6. Taylor, Lawrence (1986). R. Thorne, ed. "WALKER, Samuel (1779–1851), of Masbrough Hall and Aldwark Hall, nr. Rotherham, Yorks". The History of Parliament: the House of Commons 1790–1820. Boydell and Brewer. Retrieved 26 June 2014. 
  7. 7.0 7.1 7.2 UK CPI inflation numbers based on data available from Gregory Clark (2015), "The Annual RPI and Average Earnings for Britain, 1209 to Present (New Series)" MeasuringWorth.
  8. http://books.google.co.uk/books?id=TCg7AQAAMAAJ&pg=PT588 |chapter-url= missing title (help). Parliamentary Debates (Hansard). House of Commons. 16 March 1824. col. 1183–1184. 
  9. http://books.google.co.uk/books?id=xPdAAQAAMAAJ&pg=PT531 |chapter-url= missing title (help). Parliamentary Debates (Hansard). House of Commons. 18 March 1825. col. 1085–. 
  10. Ryden D. (2015) The Society of West India Planters and Merchants in the Age of Emancipation, c.1816-35, Economic History Society Annual Conference, University of Wolverhampton, accessed 5 January 2016
  11. Kidner, Frank L. (2013). Making Europe: The Story of the West, Since 1300. Cengage Learning. p. 617. ISBN 978-1111841324. 
  12. Trebilcock, Michael J. (2014). Dealing with Losers: The Political Economy of Policy Transitions. Oxford University Press. p. 1. ISBN 978-0199370658. 
  13. 13.0 13.1 Manning, Sanchez (24 February 2013). "Britain's colonial shame: Slave-owners given huge payouts after abolition". Independent on Sunday. London. Retrieved 26 June 2014. 
  14. "John Gladstone: Profile & Legacies Summary". Legacies of British Slave-ownership. UCL Department of History 2014. 2014. Retrieved 27 June 2014.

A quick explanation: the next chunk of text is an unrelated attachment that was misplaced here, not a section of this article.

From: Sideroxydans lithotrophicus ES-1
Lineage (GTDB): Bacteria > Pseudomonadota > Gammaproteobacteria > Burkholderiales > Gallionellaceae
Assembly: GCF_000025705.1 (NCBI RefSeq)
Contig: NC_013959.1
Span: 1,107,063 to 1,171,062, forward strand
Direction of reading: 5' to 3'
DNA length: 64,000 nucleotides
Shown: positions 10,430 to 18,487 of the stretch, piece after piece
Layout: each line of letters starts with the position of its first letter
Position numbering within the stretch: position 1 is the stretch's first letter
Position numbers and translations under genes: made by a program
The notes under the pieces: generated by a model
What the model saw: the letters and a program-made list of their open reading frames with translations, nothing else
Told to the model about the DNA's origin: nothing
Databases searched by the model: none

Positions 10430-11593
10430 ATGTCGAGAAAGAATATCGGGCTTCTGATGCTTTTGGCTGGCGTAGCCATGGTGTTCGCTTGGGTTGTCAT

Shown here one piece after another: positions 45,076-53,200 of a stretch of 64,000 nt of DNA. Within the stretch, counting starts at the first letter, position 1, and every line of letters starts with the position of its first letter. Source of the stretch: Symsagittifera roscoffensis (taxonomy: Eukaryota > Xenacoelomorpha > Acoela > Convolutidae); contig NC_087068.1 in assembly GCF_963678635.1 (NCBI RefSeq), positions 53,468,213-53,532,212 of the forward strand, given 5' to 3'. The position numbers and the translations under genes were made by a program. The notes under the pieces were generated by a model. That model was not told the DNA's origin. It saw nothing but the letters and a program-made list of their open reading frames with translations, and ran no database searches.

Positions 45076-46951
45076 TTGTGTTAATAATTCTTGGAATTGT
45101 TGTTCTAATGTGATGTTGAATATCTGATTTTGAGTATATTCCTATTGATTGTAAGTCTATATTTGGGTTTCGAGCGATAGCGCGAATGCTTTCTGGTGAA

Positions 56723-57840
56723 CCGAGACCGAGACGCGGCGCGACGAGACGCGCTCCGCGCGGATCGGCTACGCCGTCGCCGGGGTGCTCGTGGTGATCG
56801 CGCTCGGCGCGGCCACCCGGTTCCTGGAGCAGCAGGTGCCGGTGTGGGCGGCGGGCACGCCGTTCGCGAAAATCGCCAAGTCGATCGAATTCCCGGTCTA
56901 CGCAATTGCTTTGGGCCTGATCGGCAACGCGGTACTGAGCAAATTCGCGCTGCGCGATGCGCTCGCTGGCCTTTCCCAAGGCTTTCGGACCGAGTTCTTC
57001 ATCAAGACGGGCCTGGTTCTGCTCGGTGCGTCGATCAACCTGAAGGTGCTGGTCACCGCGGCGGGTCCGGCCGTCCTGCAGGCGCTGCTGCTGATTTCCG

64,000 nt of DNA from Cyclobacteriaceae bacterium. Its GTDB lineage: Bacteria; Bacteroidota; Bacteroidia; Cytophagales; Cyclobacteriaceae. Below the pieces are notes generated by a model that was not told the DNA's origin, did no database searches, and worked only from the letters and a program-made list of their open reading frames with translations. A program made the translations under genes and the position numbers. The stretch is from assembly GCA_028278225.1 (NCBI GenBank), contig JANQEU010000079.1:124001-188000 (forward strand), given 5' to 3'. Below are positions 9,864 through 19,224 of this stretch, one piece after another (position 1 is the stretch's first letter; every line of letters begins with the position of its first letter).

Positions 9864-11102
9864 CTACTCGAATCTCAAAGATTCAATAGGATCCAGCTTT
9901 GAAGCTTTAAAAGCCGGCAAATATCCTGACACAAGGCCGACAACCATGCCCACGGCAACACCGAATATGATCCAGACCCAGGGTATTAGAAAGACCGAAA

15. 15.0 15.1 15.2 Craig, F. W. S. (1989) [1977]. British parliamentary election results 1832–1885 (2nd ed.). Chichester: Parliamentary Research Services. p. 607. ISBN 0-900178-26-4. 
  16. 16.0 16.1 16.2 M'Kerlie, Peter Handyside (1870). History of the Lands and Their Owners in Galloway. vol 1. Edinburgh: William Paterson. p. 309. 
  17. The London Gazette: no. 20100. p. 1333. 17 May 1842. Retrieved 28 June 2014.

External links

Parliament of the United Kingdom
Preceded by
Matthew Russell
Michael George Prendergast
Member of Parliament for Saltash
With: Matthew Russell
Succeeded by
Matthew Russell
Michael George Prendergast
Preceded by
Joshua Walker
Samuel Walker
Member of Parliament for Aldeburgh
With: Joshua Walker
Succeeded by
Joshua Walker
John Wilson Croker
Preceded by
John Douglas
John Fownes Luttrell, junior
Member of Parliament for Minehead
With: John Fownes Luttrell, junior
Succeeded by
William Edward Tomline
John Fownes Luttrell, junior
Preceded by
Sir Andrew Agnew, Bt
Member of Parliament for Wigtownshire
Succeeded by
John Dalrymple